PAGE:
While some people may plan to refuse COVID-19 vaccines, many others are simply unsure and ensuring vaccination accessibility can act to increase vaccine uptake in this group. A key issue is the location of vaccination appointments. Vaccination hubs have been established throughout the country and although centres may aid the distribution and storage of vaccines, people are invited to these hubs from significant distances away; presenting a challenge for those without independent means of transport. Those dependent on public transport may be dissuaded by reduced services and worries around the risk of infection and similarly disadvantaged are low-income groups, who may be financially unable to cover transport costs and loss of wages. There has also been little consideration for those with reduced mobility, such as those with physical disabilities and elderly populations. Further, the unfamiliar environment of vaccination hubs may discourage those already fearful of vaccinations (5). Solutions may come from offering vaccinations at more local and already trusted venues, such as GP surgeries. In addition, implementing a schedule that accounts for those with restricted hours, like shift workers, could dramatically improve vaccine uptake, especially in vulnerable populations. Barriers may also be faced in a lack of digital literacy or digital access, not to mention language barriers. These challenges are more likely to be the case in the same communities who have not been considered in existing plans. It is clear that working with community leaders and charities will be key to supporting and engaging these groups for vaccination.
Ensuring equal access to vaccination
A multifaceted approach is required to ensure parity in vaccination rates between vulnerable populations and the general population. Community engagement to shift attitudes in favour of COVID-19 vaccines must be expanded alongside targeted efforts to improve accessibility for disadvantaged and at-risk groups. Some people have also called for low-income groups, alongside BAME groups and prison populations, to be identified as priority groups for vaccination. Even if this is not implemented, demographic vaccination data must be transparently collected and, critically, made openly accessible so that groups with lower vaccination rates can be identified and targeted.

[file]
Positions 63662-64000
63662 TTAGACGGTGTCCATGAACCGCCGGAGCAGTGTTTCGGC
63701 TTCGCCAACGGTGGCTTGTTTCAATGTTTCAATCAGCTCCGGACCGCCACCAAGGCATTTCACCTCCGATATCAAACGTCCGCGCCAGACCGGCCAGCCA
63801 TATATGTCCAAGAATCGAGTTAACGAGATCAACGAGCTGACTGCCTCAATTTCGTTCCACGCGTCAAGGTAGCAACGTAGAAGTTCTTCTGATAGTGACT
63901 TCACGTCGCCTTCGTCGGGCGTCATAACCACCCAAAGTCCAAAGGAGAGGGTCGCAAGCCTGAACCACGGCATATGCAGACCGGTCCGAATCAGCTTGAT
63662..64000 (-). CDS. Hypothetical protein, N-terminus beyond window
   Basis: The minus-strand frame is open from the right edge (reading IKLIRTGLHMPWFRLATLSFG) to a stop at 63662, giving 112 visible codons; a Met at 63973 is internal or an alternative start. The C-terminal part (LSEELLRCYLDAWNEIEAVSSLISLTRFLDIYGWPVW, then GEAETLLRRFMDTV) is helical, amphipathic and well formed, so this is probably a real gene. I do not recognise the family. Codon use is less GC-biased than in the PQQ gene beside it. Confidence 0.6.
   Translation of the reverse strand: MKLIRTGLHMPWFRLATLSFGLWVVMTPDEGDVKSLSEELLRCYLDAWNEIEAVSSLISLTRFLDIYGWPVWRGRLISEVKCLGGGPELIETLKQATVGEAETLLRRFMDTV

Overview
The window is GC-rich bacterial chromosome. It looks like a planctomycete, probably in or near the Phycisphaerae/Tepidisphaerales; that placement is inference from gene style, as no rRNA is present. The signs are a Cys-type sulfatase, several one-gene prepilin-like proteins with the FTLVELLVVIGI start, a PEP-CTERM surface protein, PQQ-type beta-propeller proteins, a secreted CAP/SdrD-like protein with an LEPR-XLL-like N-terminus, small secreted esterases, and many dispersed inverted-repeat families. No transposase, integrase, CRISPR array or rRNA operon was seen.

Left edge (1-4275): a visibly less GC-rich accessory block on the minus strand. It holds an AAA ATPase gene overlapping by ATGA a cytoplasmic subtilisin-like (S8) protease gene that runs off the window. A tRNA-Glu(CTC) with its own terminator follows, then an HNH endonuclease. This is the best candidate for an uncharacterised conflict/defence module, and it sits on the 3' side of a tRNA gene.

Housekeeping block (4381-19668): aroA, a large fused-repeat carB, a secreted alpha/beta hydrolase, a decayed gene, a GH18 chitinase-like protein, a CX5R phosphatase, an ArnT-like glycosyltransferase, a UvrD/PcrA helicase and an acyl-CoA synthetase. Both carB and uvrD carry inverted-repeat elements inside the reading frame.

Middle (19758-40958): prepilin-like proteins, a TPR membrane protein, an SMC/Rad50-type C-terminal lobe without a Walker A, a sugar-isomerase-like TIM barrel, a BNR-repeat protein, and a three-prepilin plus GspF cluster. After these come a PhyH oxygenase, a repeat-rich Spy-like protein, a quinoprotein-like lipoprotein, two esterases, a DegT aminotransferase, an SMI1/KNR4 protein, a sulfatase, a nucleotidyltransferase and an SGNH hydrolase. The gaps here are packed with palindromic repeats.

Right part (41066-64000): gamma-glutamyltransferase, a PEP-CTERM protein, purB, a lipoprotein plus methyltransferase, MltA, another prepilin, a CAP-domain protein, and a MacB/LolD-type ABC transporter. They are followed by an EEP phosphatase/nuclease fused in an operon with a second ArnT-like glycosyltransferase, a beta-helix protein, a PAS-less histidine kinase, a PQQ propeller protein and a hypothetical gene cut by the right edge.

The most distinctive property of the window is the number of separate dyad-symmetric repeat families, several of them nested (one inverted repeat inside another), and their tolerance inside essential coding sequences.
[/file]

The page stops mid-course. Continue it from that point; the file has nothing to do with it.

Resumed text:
The rollout of the vaccine will be most effective when it retains a focus on vulnerable populations. Work to tackle health inequalities should form a key component of post-pandemic policy too. Despite the popular desire for a return to normalcy, it is important that society builds back fairer, not just build back better. This sentiment is echoed by the Marmot Review (6), chaired by Michael Marmot, a key advocate for action against health inequalities. Marmot has long emphasised the need for wider changes to be made to reduce the structural inequalities. It is these inequalities that lie at the root of the increased mortality rates as well as lower rates of vaccine uptake in vulnerable and disadvantaged groups. For example, BAME populations have historically had lower rates of seasonal flu vaccine uptake and lower rates of cancer screening. This is thought to be caused by a range of factors including previous negative experiences of discrimination within healthcare settings, general distrust of public institutions and cultural or religious concerns (7). To tackle these wider issues, health information needs to be developed and targeted towards specific groups and more community engagement and support is needed to improve access to healthcare services for marginalised groups.
More about the Author: Anya Webber
Anya is a Biochemistry master’s student interested in public health and the public understanding of science.
Joint Committee on Vaccination and Immunisation’s interim report on priority groups for vaccination https://www.gov.uk/government/publications/priority-groups-for-coronavirus-covid-19-vaccination-advice-from-the-jcvi-25-september-2020/jcvi-updated-interim-advice-on-priority-groups-for-covid-19-vaccination#vaccine-priority-groups-interim-advice
Attitudes towards vaccines and intention to vaccinate against COVID-19: Implications for public health communications, Paul et al, 2020 https://www.thelancet.com/journals/lanepe/article/PIIS2666-7762(20)30012-0/fulltext
New poll finds BAME groups less likely to want COVID vaccine https://www.rsph.org.uk/about-us/news/new-poll-finds-bame-groups-less-likely-to-want-covid-vaccine.html
How the UK’s Covid-19 vaccination programme is failing to address racial disparities https://www.newstatesman.com/politics/health/2021/01/how-uk-s-covid-19-vaccination-programme-failing-address-racial-disparities
Keeping vaccinations local https://www.bmj.com/content/372/bmj.n145
Health equity in England: The Marmot Review Ten Years On https://www.health.org.uk/publications/reports/the-marmot-review-10-years-on
Barriers to effective uptake of cancer screening among black and minority ethnic groups, Thomas et al, 2013 https://pubmed.ncbi.nlm.nih.gov/16471043/